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CDC employees say they’ve received no specific guidance on what to do in the shutdown

That’s bad.

Center For Disease Control Director Tom Frieden Addresses The Media On Ebola Case In U.S. Kevin C. Cox/Getty Images

Mere hours before Congress failed to reach a budget deal and the government shutdown, officials who protect the nation’s health said they had received no official guidance on what to do in the event of a government shutdown.

Staffers at the Centers for Disease Control and Prevention told Vox (on the condition of anonymity out of fear for their jobs) that they’d heard nothing about what specific protocols to follow if the government had to close.

Just before 3pm on Friday, the acting secretary of Health and Human Services sent out an email, saying the agency was “working to update our contingency plans.”

After 6pm, notifications went out telling staff if they were furloughed or not. Furloughed employees were asked at that late hour to “begin identifying the required actions you’ll need to complete to effect an orderly should a shutdown occur.” Only after midnight on Friday did employees learn they should come to the office for half a day Monday to tie up any loose ends.

One CDC staffer, who worked at the agency during the last government shutdown in 2013, expressed “alarm as a taxpayer that there’s been no official guidance, or a set of protocols in place.”

Several employees said they felt the 2013 transition to a shutdown went much more smoothly. Back then, for example, emails with planning information, including identifying employees who were furloughed, started to come in on September 26, five days before the government shut down on October 1.

“The fact we’re getting no guidance is symptomatic of the dysfunctionality of this entire [administration],” the staffer said. “Having no guidance 12 hours out on the deadline day — it’s not how you run any kind of an organization.”

“I consider this issue nonpartisan — the issue of proper and timely procedures,” the employee added. “This should be a bureaucratic function.”

Another staffer told Vox, “The lack of official guidance on what to specifically do is ridiculous. We’ve had to ask our managers about what happened last time.”

With so little specific guidance, several CDC employees expressed confusion and worry about what to do if this impasse drags on.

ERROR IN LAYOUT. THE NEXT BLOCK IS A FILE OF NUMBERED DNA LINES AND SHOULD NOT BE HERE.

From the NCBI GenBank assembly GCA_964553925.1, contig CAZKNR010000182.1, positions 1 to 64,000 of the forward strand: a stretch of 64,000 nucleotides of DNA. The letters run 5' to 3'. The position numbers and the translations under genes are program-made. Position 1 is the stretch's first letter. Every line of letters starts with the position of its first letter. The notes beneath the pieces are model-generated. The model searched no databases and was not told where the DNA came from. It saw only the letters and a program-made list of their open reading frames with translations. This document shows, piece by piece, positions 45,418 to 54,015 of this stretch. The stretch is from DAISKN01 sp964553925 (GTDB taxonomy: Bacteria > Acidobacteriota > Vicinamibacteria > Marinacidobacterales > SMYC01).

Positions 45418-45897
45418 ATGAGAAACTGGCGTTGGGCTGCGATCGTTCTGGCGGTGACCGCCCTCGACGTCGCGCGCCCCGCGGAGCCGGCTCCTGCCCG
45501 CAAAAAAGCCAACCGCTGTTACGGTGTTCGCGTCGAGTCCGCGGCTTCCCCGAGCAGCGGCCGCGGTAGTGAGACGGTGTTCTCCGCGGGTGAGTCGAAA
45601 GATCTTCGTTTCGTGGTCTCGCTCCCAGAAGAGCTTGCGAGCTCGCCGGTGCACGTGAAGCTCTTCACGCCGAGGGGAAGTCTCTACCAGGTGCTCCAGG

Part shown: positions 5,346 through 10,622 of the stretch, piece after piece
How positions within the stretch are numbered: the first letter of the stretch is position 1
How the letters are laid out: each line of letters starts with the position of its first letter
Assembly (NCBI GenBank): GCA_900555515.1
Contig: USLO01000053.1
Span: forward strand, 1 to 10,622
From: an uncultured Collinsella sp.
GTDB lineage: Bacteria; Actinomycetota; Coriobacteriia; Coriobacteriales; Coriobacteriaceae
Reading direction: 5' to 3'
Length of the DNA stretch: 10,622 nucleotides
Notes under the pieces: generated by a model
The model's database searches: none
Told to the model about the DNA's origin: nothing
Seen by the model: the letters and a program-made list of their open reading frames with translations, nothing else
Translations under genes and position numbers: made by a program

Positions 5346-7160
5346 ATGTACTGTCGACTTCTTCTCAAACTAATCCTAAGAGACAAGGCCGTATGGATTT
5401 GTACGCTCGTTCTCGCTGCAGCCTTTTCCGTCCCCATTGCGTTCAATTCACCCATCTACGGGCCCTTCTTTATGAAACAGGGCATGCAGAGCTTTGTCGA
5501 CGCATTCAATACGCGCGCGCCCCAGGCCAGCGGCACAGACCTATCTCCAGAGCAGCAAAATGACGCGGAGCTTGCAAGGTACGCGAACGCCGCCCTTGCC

CDC employees do critical work of protecting public health

Employees of the government’s health agencies do the critical work of preventing and tracking disease outbreaks, running clinical trials, performing research, and overseeing food inspections, as I wrote with Vox’s Brian Resnick.

With this budget impasse, funding stops flowing to the agencies, which means investigators at NIH can no longer enroll new patients in clinical trials, food inspectors at FDA will have to stop doing the work of overseeing the safety of the food supply, and lab technicians at CDC may not be able to carry out their epidemiological research.

According to the government’s 2018 contingency plan for a government shutdown, 50 percent of staff across Health and Human Services agencies will be furloughed. The retention rates at specific agencies vary, but the plan suggests only 37 percent of the CDC’s 13,600 employees will be retained. At the two other key health agencies in the department, the NIH and FDA, the numbers are only 23 percent and 58 percent, respectively.

In another sign of confusion at the agency, CDC changed their plans late on Friday regarding their flu surveillance program, which is monitoring this year’s unusually severe seasonal flu epidemic. As Buzzfeed reported, hours before Congress’ midnight deadline, CDC put a new contingency plan in place, saying their “immediate response to urgent disease outbreaks, including seasonal influenza, would continue.” (This was a change from earlier in the same day, when the flu program was slated to stop.)

Right now, the CDC employees who talked to Vox wondered whether this was another example of Trump-era governance, or whether staff and budget cuts across the health agencies were hampering the leadership’s ability to plan.

“When I see the lack of organization and procedural norms, it makes me question what’s going on,” one said, “why isn’t this happening? Is this a directive? Did they not know?”

How’s prep for a government shutdown going at CDC, NIH, FDA? Reach Julia at julia.belluz@vox.com, on KeyBase at jbelluz, or through PGP: F65A 5539 A081 B01E 1E8D 498D 6489 E570 AEAB E972

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